Generally speaking, software reveals and announcements tend to make less of a splash than hardware launches, at least in terms of consumer news reach. A glossy new smartphone or laptop model is just so appealing and accessible. The product images are clear and punchy, and the reporting on upgrades easy to follow at a glance. They lend themselves to hype and hyperbole, as well as light-pole posters and tweets: “This phone has 17 camera lenses!” “Now made of unicorn tears!” “Thin enough to shave with.” “The xphinitee ultra XXL — in dragon-scale black!”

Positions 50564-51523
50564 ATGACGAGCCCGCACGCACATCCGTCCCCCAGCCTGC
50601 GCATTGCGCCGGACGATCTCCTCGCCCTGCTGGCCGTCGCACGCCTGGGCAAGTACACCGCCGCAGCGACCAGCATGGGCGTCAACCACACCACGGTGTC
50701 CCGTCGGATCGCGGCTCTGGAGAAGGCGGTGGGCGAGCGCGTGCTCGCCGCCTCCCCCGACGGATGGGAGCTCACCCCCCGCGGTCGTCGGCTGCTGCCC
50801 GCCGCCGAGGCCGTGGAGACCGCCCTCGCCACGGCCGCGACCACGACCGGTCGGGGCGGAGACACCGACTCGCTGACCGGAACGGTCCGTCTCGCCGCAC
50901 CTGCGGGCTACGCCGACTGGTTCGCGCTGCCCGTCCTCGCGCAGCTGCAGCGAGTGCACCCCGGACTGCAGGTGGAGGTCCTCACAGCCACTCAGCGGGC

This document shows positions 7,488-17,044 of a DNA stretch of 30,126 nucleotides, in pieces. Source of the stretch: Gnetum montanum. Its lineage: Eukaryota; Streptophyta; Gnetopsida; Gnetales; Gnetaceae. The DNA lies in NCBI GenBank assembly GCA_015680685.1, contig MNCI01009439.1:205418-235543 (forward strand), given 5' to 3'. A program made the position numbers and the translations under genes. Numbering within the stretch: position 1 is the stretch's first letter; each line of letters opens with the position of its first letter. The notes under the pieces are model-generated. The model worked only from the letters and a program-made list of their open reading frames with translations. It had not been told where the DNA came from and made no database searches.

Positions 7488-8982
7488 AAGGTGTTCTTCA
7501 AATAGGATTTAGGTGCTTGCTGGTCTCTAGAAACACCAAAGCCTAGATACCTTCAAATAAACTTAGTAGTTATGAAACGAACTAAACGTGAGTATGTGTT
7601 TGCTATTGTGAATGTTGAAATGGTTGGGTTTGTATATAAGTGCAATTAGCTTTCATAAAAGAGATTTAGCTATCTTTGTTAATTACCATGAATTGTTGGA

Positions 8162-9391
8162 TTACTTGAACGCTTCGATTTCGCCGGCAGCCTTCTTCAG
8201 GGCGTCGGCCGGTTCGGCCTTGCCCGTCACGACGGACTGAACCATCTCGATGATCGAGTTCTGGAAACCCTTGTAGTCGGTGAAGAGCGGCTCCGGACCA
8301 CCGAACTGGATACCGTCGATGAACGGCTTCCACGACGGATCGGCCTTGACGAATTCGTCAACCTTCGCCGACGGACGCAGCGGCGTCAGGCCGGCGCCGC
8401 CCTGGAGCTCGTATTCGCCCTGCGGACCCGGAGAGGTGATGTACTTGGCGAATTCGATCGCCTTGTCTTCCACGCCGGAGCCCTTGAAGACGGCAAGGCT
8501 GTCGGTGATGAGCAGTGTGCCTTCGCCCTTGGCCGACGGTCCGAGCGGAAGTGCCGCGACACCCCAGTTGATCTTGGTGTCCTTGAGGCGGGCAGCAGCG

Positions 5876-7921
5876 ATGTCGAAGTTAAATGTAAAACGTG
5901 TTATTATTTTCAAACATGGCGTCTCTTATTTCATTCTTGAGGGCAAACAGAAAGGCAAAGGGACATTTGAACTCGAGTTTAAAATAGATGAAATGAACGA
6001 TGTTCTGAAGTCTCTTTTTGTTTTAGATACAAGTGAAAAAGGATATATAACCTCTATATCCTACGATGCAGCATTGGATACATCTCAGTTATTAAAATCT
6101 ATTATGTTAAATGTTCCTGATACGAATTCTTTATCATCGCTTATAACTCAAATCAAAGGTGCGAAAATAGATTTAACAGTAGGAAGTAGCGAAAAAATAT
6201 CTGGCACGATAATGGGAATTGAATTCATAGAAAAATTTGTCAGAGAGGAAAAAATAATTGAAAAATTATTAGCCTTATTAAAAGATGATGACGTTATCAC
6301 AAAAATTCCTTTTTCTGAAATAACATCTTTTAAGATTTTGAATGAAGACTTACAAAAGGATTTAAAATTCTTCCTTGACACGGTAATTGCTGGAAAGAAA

If there is an exception to this, it’s Apple’s Worldwide Developers Conference (WWDC). What Apple has done quite well for decades is cultivate a loyal customer base who care about its every ware — hard or soft. Actually, that’s like saying Covid-19 was “quite” disruptive. Still, WWDC has always been more about software, making it a must-watch for tech journos and developers, but not really for the authorised seller partners and Jo...

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